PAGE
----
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Importance of Incineration Plant Technique in Tampere, Finland

Whitny Burows*

Department of Environmental Science, Ain Shams University, Cairo, Egypt

*Corresponding Author:
Whitny Burows
Department of Environmental Science, Ain Shams University, Cairo, Egypt E-mail:

Received: 29-Nov-2022, Manuscript No. JEAES-22-60721; Editor assigned: 01-Dec-2022, Pre QC No. JEAES-22-60721 (PQ); Reviewed: 15- Dec-2022, QC No. JEAES-22-60721; Revised: 22-Dec-2022, Manuscript No. JEAES-22-60721 (R); Published: 29-Dec-2022, DOI:10.4172/2347-7830.10.S5.001

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Incineration is a disposal method in which solid organic wastes are subjected to combustion so as to convert them into residue and gaseous products. This method is useful for disposal of both municipal solid waste and solid residue from waste water treatment. This process reduces the volumes of solid waste by 80%-95. Incineration and other high temperature waste treatment systems are sometimes described as "thermal treatment". Incinerators convert waste materials into heat, gas, steam, and ash. Incineration is carried out both on a small scale by individuals and on a large scale by industry. It is used to dispose of solid, liquid and gaseous waste. It is recognized as a practical method of disposing of certain hazardous waste materials (such as biological medical waste). Incineration is a controversial method of waste disposal, due to issues such as emission of gaseous pollutants including substantial quantities of carbon dioxide.

Incineration is common in countries such as Japan where land is scarcer, as the facilities generally do not require as much area as landfills. Waste-to-Energy (WtE) or Energy-from-Waste (EfW) is broad terms for facilities that burn waste in a furnace or boiler to generate heat, steam or electricity. Combustion in an incinerator is not always perfect and there have been concerns about pollutants in gaseous emissions from incinerator stacks. Particular concern has focused on some very persistent organic compounds such as dioxins, furans, and PAHs, which may be created and which may have serious environmental consequences and some heavy metals such as mercury and lead which can be volatilised in the combustion process.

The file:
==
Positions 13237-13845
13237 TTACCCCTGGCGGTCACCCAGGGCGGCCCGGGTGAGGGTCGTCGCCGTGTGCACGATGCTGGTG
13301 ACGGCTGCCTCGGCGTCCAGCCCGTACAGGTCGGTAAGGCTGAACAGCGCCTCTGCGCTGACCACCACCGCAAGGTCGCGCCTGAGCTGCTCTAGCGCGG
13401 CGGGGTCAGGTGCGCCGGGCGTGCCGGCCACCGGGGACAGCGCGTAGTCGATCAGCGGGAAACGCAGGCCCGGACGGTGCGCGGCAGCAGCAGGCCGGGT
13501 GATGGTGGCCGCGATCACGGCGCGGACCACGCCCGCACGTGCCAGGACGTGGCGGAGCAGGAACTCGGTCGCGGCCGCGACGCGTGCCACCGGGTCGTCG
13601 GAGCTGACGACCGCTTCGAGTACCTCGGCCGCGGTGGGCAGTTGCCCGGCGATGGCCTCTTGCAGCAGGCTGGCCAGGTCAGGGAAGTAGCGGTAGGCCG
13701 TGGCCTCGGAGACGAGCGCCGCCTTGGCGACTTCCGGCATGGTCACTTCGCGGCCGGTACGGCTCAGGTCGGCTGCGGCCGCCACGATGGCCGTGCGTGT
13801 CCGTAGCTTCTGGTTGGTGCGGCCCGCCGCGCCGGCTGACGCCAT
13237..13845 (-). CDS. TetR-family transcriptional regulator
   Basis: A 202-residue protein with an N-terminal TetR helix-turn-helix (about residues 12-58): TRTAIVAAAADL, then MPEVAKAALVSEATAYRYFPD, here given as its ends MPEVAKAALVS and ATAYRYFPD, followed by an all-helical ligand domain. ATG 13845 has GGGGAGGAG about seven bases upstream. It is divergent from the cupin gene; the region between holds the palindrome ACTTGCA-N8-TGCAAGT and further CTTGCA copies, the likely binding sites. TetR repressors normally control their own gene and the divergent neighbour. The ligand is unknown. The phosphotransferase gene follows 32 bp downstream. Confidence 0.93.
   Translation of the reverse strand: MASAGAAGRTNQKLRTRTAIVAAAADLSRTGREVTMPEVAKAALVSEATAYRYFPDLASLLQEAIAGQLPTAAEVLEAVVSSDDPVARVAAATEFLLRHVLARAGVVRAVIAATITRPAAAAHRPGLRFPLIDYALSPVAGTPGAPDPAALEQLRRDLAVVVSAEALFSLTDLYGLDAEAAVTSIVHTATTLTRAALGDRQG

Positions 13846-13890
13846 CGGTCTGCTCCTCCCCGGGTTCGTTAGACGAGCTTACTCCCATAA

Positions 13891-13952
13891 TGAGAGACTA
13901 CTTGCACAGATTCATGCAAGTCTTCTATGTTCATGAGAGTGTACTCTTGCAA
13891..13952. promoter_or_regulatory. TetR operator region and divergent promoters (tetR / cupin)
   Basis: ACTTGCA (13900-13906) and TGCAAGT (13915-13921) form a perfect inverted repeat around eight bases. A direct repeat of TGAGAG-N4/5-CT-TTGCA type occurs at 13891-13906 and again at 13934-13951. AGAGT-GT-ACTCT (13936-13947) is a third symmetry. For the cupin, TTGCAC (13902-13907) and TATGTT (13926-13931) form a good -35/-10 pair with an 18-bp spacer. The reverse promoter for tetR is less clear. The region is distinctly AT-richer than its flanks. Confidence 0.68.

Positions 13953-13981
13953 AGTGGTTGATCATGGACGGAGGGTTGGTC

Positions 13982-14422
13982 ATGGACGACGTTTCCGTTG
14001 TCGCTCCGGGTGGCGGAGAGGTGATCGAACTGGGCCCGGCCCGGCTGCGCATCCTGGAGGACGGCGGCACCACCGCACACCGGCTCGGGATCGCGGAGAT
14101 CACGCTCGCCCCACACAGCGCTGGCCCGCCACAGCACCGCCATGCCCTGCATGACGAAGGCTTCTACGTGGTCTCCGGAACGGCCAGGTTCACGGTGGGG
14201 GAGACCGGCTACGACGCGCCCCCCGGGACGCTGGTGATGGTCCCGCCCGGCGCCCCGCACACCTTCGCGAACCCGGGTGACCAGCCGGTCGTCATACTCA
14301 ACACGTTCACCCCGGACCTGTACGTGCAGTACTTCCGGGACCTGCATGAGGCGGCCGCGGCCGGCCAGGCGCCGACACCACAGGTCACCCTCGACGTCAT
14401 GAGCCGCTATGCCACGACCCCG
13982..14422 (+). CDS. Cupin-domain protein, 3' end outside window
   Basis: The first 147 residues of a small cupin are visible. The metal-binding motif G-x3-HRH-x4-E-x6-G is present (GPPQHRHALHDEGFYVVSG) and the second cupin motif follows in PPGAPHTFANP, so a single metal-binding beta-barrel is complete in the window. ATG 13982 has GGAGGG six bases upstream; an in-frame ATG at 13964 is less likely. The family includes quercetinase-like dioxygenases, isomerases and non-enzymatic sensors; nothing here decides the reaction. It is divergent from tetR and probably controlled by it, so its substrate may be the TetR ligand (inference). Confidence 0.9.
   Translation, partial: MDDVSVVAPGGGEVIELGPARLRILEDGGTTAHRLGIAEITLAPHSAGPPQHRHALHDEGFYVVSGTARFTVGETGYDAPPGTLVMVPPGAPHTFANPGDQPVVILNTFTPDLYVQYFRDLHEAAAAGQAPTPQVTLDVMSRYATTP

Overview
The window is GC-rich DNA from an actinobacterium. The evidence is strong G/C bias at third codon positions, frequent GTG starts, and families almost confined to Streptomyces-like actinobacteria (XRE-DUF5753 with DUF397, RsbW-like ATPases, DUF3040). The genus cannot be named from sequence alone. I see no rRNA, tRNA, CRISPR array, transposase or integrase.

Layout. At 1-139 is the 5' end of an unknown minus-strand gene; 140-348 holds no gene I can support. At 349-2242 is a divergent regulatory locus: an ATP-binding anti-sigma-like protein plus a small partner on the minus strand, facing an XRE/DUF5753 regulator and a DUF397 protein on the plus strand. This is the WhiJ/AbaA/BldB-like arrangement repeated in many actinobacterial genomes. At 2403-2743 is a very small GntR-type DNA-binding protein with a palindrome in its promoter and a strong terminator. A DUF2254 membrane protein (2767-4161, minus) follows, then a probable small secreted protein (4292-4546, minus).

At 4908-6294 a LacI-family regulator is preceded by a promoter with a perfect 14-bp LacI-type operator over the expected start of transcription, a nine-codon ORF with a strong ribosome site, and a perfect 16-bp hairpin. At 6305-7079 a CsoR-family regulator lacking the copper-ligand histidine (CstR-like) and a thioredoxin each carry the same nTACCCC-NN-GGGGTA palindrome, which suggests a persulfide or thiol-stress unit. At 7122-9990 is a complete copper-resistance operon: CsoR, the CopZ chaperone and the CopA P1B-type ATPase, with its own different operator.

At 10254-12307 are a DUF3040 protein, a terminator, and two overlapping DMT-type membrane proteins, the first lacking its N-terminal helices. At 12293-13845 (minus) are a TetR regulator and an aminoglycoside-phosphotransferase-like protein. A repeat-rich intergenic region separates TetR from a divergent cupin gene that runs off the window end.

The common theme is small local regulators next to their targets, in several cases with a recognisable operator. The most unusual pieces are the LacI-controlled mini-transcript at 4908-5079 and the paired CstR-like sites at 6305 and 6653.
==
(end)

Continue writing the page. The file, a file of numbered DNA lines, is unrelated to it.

Steel crushed and baled for recycling

Recycling is a resource recovery practice that refers to the collection and reuse of waste materials such as empty beverage containers. This process involves breaking down and reusing materials that would otherwise be gotten rid of as trash. There are numerous benefits of recycling, and with so many new technologies making even more materials recyclable, it is possible to clean up the Earth. Recycling not only benefits the environment but also positively affects the economy. The materials from which the items are made can be made into new products. Materials for recycling may be collected separately from general waste using dedicated bins and collection vehicles, a procedure called kerbside collection. In some communities, the owner of the waste is required to separate the materials into different bins (e.g. for paper, plastics, metals) prior to its collection. In other communities, all recyclable materials are placed in a single bin for collection, and the sorting is handled later at a central facility. The latter method is known as "single-stream recycling."

The most common consumer products recycled include aluminium such as beverage cans, copper such as wire, steel from food and aerosol cans, old steel furnishings or equipment, rubber tyres, polyethylene and PET bottles, glass bottles and jars, paperboard cartons, newspapers, magazines and light paper, and corrugated fiberboard boxes. PVC, LDPE, PP, and PS are also recyclable. These items are usually composed of a single type of material, making them relatively easy to recycle into new products. The recycling of complex products (such as computers and electronic equipment) is more difficult, due to the additional dismantling and separation required. The type of material accepted for recycling varies by city and country. Each city and country has different recycling programs in place that can handle the various types of recyclable materials.


Certain variation in acceptance is reflected in the resale value of the material once it is reprocessed. Some of the types of recycling include waste paper and cardboard, plastic recycling, metal recycling, electronic devices, wood recycling, glass recycling, cloth and textile and so many more. In July 2017, the Chinese government announced an import ban of 24 categories of recyclables and solid waste, including plastic, textiles and mixed paper, placing tremendous impact on developed countries globally, which exported directly or indirectly to China.